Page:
POLL: Are Taxes Driving People Out Of Montclair?

After getting their new tax bills, many residents say they can no longer afford to live here.


The combination of—at least for about 40 percent of Montclair residents—and concerns over property values have caused at least some taxpayers to wonder whether they can continue to afford to live in Montclair.

"We've lived here for 17 years and are two professionals with two children," said one woman at Tuesday night's Township Council meeting. "Our taxes have gone up 25 percent and we simply can't afford it here anymore."

According to members of the Concerned Citizens of Montclair group, property taxes and billings to cover municipal, school, and sewer costs have gone up 93 percent since 2000. During the same time period, the debt has grown by 198 percent.

But apparently it's not just Montclair that may be in danger of losing its residents—but all of New Jersey.

A survey on American migration patterns that full-service moving company United Van Lines has conducted annually for the past 35 years shows that New Jersey finished first in 2010, among all 50 states, and a close second to Illinois last year in its outbound migration, according to the heavily-cited UVL survey.

Generally speaking, the problem boils down to high taxes.

According to the National Taxpayers Union, about 30 percent of properties in the U.S. are assessed at higher values than they are really worth. That means their owners pay inflated property tax bills while other taxpayers in their towns enjoy the rewards.

Cities, counties and school districts are pulling in 20 percent more in property taxes than they did in 2006, before the housing bubble burst and when home values were one-third higher than they are today, USA Today reported.

According to an ABC News report, here are the top counties in median real estate taxes paid in 2010:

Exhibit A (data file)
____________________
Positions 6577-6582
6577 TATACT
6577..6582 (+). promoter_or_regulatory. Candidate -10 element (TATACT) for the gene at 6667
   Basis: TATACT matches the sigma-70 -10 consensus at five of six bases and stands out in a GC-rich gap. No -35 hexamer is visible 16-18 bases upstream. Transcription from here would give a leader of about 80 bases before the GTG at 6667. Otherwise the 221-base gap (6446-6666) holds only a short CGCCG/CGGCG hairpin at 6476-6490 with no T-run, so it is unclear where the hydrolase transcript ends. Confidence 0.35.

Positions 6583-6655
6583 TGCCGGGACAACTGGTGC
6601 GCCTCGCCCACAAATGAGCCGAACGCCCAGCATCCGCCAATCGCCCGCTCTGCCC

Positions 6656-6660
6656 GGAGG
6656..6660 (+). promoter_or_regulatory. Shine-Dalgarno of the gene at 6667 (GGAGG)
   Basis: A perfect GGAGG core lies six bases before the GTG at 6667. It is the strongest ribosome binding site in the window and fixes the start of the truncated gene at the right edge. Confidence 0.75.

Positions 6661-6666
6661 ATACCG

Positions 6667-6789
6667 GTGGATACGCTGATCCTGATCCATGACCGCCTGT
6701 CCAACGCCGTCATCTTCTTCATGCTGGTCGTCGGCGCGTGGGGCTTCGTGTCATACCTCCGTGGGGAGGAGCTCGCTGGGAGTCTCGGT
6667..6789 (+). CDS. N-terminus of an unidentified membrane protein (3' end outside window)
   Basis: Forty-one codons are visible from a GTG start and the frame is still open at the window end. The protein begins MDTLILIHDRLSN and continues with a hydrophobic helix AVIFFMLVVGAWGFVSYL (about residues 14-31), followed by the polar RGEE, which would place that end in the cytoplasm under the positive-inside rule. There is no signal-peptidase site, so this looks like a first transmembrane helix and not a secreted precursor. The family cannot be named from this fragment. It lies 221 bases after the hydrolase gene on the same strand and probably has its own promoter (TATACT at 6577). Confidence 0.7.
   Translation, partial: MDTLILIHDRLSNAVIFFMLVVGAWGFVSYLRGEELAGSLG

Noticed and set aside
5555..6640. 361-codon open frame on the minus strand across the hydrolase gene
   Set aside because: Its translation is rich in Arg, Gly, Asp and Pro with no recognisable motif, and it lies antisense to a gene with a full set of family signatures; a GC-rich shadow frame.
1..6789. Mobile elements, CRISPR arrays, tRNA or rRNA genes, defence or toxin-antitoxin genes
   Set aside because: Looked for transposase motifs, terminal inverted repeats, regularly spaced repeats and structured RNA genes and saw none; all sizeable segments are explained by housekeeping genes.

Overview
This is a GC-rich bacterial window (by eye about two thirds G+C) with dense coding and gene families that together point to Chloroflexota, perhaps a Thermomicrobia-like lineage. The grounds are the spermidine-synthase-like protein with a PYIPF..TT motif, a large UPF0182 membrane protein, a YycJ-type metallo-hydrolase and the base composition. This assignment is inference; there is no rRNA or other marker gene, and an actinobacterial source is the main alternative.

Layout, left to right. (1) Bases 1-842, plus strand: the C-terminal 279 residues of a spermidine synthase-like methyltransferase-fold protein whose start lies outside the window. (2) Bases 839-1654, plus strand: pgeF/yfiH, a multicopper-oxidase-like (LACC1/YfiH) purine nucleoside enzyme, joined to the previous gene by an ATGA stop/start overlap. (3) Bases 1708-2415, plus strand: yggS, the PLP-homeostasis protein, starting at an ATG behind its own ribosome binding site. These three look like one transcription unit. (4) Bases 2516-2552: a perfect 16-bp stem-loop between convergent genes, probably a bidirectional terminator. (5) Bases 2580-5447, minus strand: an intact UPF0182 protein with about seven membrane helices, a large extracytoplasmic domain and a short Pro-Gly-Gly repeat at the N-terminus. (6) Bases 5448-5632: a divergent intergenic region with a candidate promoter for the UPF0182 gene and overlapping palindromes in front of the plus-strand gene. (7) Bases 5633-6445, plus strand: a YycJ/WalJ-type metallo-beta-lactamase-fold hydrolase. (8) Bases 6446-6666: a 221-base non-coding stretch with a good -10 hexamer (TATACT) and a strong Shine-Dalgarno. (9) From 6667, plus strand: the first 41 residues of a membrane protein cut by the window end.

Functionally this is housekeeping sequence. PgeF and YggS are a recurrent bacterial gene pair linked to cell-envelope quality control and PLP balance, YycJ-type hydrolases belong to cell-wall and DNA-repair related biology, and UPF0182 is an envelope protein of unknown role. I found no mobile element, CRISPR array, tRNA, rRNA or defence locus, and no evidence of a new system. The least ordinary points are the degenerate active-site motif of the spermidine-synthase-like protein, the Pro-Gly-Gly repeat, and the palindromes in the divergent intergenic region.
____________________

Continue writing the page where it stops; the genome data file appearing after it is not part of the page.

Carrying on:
1. Westchester County, New York: $9,003

2. Nassau County, New York: $8,711

3. Hunterdon County, New Jersey: $8,523

4. Bergen County, New Jersey: $8,489

5. Rockland County, New York: $8,268

6. Essex County, New Jersey: $8,117

7. Somerset County, New Jersey: $7,801

8. Morris County, New Jersey : $7,707

9. Passaic County, New Jersey: $7,544

10. Union County, New Jersey: $7,443

So what will you do? Stick around or head for the hills? Let us know in the comments section below and take our poll.

Fair Lawn Patch contributed to this report.

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RSG 691973 July 19, 2012 at 06:24 PM
Some painful cuts HAVE to be made. Montclair will be nothing but restaurants.
Paine July 19, 2012 at 07:29 PM
Put off moving. We're getting closer to winning the lottery. Bad news: We didn't hit Wednesday's $100 million jackpot (winning numbers: 2 5 20 23 57 pb 3) Good news: We landed 3 of 6 numbers for $7, and there were no winners (2 10 20 21 57 pb 13). Next drawing is for $110 million, which sure would help slash Montclair's $230,000,000 debt.
Martin Golan July 20, 2012 at 02:58 PM
This was exactly my situation, and we voted with our feet. We loved Montclair, are still quite connected to the town, but it made no sense to stay, with no kids in the schools, given New Jersey's nutty property tax system. I even wrote a story about it that ran in the Montclair Times called "Confessions of a Taxaholic." You can read it here http://www.martingolan.com/taxaholic.htm
chris July 24, 2012 at 01:41 PM
Where are you gonna go? You think Glen Ridge's taxes are much better - that's bologno. Factor in the loss you will take on your house, the realtor fees, moving costs it's insane. I am really hoping Jackson and this new slate realize we have to have flat tax rate for YEARS to right this ship.


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